Architecture Program


Date of this Version

May 2005


M. Arch. thesis, University of Nebraska – Lincoln, May 2005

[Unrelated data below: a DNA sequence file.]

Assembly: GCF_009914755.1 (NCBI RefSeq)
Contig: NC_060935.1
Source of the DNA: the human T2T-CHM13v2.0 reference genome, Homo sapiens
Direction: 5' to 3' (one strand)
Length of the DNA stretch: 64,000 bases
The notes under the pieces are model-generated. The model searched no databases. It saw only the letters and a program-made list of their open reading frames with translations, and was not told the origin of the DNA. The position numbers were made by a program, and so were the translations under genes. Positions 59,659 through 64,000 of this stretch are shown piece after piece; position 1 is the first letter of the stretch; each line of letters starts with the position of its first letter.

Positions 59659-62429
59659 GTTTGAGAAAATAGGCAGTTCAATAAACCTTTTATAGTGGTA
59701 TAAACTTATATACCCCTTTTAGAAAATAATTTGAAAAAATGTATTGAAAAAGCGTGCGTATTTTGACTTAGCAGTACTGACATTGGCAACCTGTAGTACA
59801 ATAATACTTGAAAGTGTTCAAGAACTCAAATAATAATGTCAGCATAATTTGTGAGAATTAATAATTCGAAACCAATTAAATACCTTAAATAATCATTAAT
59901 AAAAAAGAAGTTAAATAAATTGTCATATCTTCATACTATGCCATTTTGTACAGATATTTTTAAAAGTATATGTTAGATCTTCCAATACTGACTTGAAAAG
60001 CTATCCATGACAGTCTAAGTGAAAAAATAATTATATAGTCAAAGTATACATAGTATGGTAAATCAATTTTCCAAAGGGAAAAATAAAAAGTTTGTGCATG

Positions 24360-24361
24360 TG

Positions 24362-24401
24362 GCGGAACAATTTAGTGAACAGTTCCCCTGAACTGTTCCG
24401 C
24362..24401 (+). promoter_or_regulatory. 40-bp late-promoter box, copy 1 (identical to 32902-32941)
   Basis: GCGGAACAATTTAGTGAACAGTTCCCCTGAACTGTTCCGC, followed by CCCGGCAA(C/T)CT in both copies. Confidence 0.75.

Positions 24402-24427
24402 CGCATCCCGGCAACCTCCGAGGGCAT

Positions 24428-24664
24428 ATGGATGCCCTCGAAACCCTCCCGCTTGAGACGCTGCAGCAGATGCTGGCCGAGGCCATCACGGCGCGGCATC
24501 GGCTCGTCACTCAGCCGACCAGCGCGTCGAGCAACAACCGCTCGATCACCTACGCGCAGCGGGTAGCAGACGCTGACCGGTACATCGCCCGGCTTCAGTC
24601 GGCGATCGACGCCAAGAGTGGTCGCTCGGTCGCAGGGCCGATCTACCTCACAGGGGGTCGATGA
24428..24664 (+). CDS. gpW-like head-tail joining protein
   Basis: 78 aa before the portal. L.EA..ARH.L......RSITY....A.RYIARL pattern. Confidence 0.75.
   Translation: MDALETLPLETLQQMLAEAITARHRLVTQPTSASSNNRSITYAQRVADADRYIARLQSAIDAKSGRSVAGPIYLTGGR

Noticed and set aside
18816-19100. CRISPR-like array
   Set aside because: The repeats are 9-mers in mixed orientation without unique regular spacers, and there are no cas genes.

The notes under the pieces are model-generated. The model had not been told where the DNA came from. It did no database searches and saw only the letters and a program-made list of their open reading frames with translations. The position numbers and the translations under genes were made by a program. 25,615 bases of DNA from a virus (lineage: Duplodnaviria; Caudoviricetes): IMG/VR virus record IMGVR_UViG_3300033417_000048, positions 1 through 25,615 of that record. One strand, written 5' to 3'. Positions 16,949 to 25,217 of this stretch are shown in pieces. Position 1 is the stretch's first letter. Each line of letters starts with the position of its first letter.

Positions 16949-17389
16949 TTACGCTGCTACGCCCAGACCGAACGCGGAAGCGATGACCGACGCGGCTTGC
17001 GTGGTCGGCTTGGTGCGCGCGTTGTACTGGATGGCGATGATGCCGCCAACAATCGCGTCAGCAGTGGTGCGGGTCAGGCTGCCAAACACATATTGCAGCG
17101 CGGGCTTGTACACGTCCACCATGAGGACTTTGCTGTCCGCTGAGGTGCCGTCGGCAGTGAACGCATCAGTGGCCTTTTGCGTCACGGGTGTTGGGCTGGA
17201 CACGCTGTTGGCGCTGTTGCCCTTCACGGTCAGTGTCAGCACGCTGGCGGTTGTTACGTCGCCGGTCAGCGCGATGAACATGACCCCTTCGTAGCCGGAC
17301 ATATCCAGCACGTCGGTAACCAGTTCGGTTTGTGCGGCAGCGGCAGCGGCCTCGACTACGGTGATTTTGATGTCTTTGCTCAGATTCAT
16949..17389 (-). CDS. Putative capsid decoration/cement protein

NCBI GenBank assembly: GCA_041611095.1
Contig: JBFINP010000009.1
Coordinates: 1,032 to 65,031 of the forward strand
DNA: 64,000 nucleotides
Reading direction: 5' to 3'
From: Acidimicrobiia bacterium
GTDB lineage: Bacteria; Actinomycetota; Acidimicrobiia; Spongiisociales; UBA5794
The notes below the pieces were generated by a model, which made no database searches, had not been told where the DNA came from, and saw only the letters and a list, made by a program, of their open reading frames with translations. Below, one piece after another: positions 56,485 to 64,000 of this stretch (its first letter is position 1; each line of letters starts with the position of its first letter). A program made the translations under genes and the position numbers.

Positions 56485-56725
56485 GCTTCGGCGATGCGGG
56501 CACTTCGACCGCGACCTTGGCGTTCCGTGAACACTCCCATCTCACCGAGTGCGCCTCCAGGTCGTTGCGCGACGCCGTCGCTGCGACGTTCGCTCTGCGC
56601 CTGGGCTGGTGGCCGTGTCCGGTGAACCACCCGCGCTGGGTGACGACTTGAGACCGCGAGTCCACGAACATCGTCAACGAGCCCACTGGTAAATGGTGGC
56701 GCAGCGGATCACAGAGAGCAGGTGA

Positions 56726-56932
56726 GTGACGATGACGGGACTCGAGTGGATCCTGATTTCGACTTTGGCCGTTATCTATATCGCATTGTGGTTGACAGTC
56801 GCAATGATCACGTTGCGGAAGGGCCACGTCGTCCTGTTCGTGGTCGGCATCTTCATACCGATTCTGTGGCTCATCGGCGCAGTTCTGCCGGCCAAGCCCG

How might one—in creating a built environment—educate others about the natural environment, restore commerce to a dying community, and touch the earth as lightly as possible in the process? The intent of this project is to create an interpretive center for a proposed regional tourism network in a rural Nebraska County. The design will be based on issues of sustainability, including resource conservation, socio-economic improvement, and environmental protection. Specific issues addressed include: Green Buildings, Biomimicry, Mechanical Systems, Construction Methods, Biology and Geology Research and Education, Regional Planning, and Vernacular Buildings. This project, explores how architecture can be used in a rural setting as a way to solve problems of declining economic and environmental conditions in rural areas. Sustainable architecture, as exemplified in the style of Australian architect Glenn Murcutt, is a potential solution to these problems. Such an attraction would bring tourist dollars to revitalize the area economy, educate locals and visitors about the need to preserve this area’s natural resources, and provide an example of practical, environmentally-responsive design for others to emulate. A foundation in Nebraska’s Sandhills region wishes to build an interpretive center on a large rural site near a small Sandhills community that would benefit from the jobs and activity created by such an attraction. The center will include educational facilities to be jointly used by the foundation, the University of Nebraska’s Institute of Agriculture and Natural Resources, and local community groups. The foundation has requested that the facility include programs that educate visitors about the unique geography of the Sandhills, promote tourism throughout the region, and provide assembly space for group meetings, field trips and educational workshops. The buildings shall be energy-efficient, low-maintenance, and environmentally benign. The facility shall be designed to be built in phases as funding becomes available. The center will serve as the hub for a proposed Sandhills tourism network. In time, there will be three locations with interpretive and educational functions, each in a different general location of the region, to be located along the three major transportation corridors: Highways 2, 20, and 83; and on sites exemplary of three of the Sandhills’ distinct ecological regions: the western high aquifer, the Niobrara valley, and the Loup River system. The facilities will exist to promote other regional attractions rather than to compete with them. The building’s location, just south of the intersection of highways 2 and 83, near the small community of Thedford, NE, includes an abandoned sand quarry, a portion of the Middle Loup River, and tall, majestic sand hills as far as the eye can see. Mentor: William Borner

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